Northern Ireland news

Brandon Lewis calls on LCC to condemn recent violence as he reveals the chief constable has spoken to David Campbell

Brandon Lewis called on the LCC to break its silence on recent violence

THE SECRETARY of state last night joined the growing chorus of politicians calling for the Loyalist Communities Council (LCC) to break its silence on recent disorder.

Brandon Lewis, who last month defended his officials for meeting the paramilitary umbrella group, said it would be "good to see more community leaders" condemning recent loyalist street violence.

He described the LCC, which purports to speak on behalf of the UVF, UDA and Red Hand Commando, as a "good example" of community leaders.

Mr Lewis revealed that Chief Constable Simon Byrne had spoken to LCC chairman David Campbell, who has faced criticism over recent days for a lack of public engagement.

Mr Campbell, a former chairman of the Ulster Unionist Party, said in February: "If it comes to the bit where we have to fight physically to maintain our freedoms within the UK, so be it."

The group last month withdrew its support for the Good Friday Agreement in protest at the imposition of the Irish Sea border.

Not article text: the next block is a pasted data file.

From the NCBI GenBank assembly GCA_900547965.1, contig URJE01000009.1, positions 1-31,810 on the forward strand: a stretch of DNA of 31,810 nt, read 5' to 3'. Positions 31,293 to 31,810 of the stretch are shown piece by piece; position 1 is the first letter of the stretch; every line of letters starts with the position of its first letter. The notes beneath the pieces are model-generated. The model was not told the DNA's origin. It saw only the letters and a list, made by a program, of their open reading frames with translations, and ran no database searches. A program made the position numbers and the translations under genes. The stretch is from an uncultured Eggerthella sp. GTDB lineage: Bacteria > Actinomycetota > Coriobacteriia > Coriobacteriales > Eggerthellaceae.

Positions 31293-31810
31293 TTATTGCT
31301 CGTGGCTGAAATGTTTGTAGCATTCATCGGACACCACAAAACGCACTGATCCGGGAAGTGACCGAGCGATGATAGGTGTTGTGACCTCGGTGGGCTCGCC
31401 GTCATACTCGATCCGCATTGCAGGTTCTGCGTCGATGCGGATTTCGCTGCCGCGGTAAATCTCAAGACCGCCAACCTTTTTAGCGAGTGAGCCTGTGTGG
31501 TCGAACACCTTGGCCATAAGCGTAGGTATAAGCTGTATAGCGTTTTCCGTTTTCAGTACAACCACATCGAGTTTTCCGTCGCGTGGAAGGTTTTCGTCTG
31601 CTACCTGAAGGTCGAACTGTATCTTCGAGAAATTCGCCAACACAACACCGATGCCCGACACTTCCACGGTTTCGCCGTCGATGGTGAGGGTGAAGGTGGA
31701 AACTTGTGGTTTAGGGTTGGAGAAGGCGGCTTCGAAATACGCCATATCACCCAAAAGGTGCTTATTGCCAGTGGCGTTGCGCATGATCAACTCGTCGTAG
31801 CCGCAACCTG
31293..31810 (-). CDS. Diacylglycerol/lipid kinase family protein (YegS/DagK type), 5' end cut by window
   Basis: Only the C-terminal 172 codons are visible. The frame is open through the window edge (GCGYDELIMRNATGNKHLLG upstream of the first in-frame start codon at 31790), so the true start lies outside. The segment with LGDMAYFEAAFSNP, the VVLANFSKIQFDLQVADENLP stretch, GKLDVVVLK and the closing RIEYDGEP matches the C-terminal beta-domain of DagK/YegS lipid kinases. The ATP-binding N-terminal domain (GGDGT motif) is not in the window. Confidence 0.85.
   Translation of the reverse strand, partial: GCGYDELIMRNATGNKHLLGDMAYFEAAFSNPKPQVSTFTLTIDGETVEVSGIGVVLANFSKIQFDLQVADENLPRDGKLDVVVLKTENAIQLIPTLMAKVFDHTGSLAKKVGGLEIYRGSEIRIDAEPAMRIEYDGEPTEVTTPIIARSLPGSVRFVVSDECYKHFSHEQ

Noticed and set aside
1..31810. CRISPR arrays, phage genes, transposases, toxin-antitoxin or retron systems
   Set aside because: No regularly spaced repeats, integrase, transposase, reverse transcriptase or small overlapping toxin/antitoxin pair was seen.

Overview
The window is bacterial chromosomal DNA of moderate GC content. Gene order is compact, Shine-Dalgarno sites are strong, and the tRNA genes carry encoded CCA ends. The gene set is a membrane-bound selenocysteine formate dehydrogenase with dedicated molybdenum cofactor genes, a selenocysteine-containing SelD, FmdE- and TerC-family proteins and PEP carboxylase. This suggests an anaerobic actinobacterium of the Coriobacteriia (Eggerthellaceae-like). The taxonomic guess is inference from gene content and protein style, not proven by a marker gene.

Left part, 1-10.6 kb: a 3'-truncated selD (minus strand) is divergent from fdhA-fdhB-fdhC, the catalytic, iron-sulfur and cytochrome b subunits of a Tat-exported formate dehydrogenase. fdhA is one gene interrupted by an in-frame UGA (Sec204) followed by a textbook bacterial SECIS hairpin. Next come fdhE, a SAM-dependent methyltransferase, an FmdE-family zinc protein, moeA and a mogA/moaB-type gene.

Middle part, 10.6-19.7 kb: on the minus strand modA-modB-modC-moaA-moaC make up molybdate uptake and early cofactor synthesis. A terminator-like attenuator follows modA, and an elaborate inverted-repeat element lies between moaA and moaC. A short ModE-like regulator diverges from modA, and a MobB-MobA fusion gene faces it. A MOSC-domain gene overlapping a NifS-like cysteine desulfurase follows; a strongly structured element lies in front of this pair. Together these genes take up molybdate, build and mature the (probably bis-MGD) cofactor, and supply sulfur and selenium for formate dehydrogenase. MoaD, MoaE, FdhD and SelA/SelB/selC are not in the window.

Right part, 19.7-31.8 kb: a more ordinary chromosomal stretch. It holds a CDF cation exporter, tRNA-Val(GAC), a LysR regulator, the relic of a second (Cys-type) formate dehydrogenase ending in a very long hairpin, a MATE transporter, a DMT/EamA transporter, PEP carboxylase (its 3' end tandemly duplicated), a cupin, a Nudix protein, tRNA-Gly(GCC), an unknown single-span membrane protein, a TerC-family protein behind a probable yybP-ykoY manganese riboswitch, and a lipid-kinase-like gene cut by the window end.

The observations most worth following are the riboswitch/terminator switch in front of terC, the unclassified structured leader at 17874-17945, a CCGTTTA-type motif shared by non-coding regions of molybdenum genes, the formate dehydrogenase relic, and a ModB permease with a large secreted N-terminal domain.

Speaking to The Irish News last night, the secretary of state urged the LCC to make a statement condemning recent violence.

"The more people that do this the better because it gives a very clear message," he said.

He said it would be the "right thing" for the LCC to be "very clear (they are) against violence".

"There is a proper political process and they have been clear that violence in the past is not the way to move forward and they need to be clear about that again," he said.

"I would like to see them out condemning what we have seen over the last few days, and call on people in communities to behave in a way that allows the political process to represent them and work with them and people to get involved in that."

Mr Lewis said the PSNI had made it clear that criminal gangs were "encouraging and driving" the violence.

He said the chief constable had pointed to an "element of pushback" against recent PSNI successes in combating criminal behaviour.

Asked whether the LCC represented criminal gangs, the secretary of state said he did not speak for the group.

The PSNI did respond to a request for it to confirm if the chief constable had spoken to Mr Campbell.

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